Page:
World Powers Seek Libya Unity Accord to Block Islamic Stateby
Kerry co-chairs Rome conference as rival parliaments take part
Libya expert says chaos makes country ``a living hell''
An array of world powers piled diplomatic pressure on Libya’s sparring factions on Sunday, pushing for the formation of a government of national unity in a bid to block the advance of Islamic State and drag the North African country out of years of deepening turmoil.
Foreign ministers and senior officials from the five permanent United Nations Security Council members, including U.S. Secretary of State John Kerry, as well as European and regional players struggled to forge a road-map for a way out of the civil war triggered by the fall and slaying of ex-leader Muammar Qaddafi four years ago.
At the Italian Foreign Ministry in Rome, ministers and senior officials from 17 countries sought to reconcile representatives of the two rival parliaments -- the General National Congress, based in Tripoli, and the internationally-recognized House of Representatives based in Tobruk in eastern Libya -- among other factions. The two chambers each claim to be the nation’s legitimate authority.
Among those who traveled to Rome were Gennady Gatilov, Russian deputy foreign minister, Martin Kobler, UN envoy on Libya, and European Union foreign policy chief Federica Mogherini. Ministers and officials from regional players including Algeria, Egypt, Jordan, Morocco, Qatar, Saudi Arabia and Turkey also attended along with a representative from China.
Harlem Desir, French State Secretary for European Affairs, told reporters during a break in the talks that a government of national unity “is an absolute priority” for regional stability and global security, the Italian news agency ANSA reported. Desir predicted the gathering would result in a “unanimous consensus” on a UN-brokered plan between representatives of the rival parliaments.
Italian Foreign Minister Paolo Gentiloni said before the conference that it was modeled on gatherings in Vienna aimed at ending the fighting in Syria, in a bid to “demonstrate that diplomacy is faster than terrorism.”
A senior U.S. State Department official, who could not be identified for internal policy reasons, said on Saturday that the UN-brokered agreement, due to be signed in Morocco on Wednesday, provided for a unity government to be formed within 40 days of the signing ceremony. The official said the U.S. expected the new Libyan government to ask for help in fighting back against Islamic State.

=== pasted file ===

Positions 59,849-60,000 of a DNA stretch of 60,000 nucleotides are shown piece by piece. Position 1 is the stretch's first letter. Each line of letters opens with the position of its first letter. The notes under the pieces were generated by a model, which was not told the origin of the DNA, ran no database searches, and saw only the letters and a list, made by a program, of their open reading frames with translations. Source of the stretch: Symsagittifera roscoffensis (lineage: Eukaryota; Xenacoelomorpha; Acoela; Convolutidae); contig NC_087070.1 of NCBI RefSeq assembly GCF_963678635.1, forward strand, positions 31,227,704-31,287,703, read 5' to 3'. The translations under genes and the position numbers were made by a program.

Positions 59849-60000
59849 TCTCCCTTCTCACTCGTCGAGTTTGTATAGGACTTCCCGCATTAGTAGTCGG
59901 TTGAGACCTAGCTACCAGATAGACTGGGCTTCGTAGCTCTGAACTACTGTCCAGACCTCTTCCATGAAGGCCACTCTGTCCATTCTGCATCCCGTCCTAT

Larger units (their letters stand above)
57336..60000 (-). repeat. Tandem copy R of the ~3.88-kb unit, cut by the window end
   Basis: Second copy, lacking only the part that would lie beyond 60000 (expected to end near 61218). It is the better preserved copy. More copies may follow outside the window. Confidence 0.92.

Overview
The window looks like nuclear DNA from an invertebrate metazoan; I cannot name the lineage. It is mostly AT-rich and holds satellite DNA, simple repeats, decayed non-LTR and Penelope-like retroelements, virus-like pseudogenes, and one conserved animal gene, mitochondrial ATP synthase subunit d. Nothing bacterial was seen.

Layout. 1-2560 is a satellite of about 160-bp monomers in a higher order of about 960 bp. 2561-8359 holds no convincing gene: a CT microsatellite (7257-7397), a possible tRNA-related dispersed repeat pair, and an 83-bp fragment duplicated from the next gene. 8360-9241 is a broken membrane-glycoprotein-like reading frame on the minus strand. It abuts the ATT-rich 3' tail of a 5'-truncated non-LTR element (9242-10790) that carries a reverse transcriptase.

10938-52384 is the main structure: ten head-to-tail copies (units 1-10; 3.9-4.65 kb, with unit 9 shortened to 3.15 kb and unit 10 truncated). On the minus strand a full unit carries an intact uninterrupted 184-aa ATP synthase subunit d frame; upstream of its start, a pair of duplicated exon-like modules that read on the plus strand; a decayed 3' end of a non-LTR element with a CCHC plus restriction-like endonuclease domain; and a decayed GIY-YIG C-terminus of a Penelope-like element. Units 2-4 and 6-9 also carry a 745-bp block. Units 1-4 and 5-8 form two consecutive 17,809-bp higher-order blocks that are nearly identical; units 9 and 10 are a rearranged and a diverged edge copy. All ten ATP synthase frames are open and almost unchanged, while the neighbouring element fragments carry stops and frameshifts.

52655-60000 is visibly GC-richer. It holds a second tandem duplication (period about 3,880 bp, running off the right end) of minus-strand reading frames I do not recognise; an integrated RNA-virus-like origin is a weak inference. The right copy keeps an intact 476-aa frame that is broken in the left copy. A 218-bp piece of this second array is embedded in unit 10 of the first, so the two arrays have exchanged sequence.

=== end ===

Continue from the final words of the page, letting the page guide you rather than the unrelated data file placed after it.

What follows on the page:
Even if Wednesday’s signing goes ahead, stability and security will be a long way away, according to Alison Pargeter, North Africa analyst at the Royal United Services Institute in London, who called Libya “a living hell” and “a state-less state.”
“Libya still has no democratic or political culture, so hoping that a solution can come out of its supposed institutions is optimistic,” Pargeter told an earlier Rome conference on Mediterranean crises on Friday. “The most important tribes are still completely on the sidelines of the peace process and refusing to become involved. They need to become engaged and made to feel they have a role to play.
”Even if the UN-brokered deal is signed, some of the parties on the ground will try to sabotage it,” Pargeter said. “It seems that the international community is so desperate to get this deal signed, it is not thinking how it will be enforced from a security aspect.”
Italy has offered to lead a foreign coalition, under UN auspices, to help stabilize the strife-torn country which lies a few hundred kilometers across the Mediterranean sea, once a government of national unity is formed. A UN-brokered peace attempt collapsed in October.
The political uncertainty is delaying a revival in oil output, which has tumbled. Abdourhman Ataher Al-Ahirish, Libyan vice prime minister for corporations and responsible for the energy sector, said Dec. 4 that total Libyan oil production is about 450,000 barrels a day. He’s part of the government in Tobruk, not the Tripoli-based government. The Bloomberg estimate for November was about 375,000 barrels a day.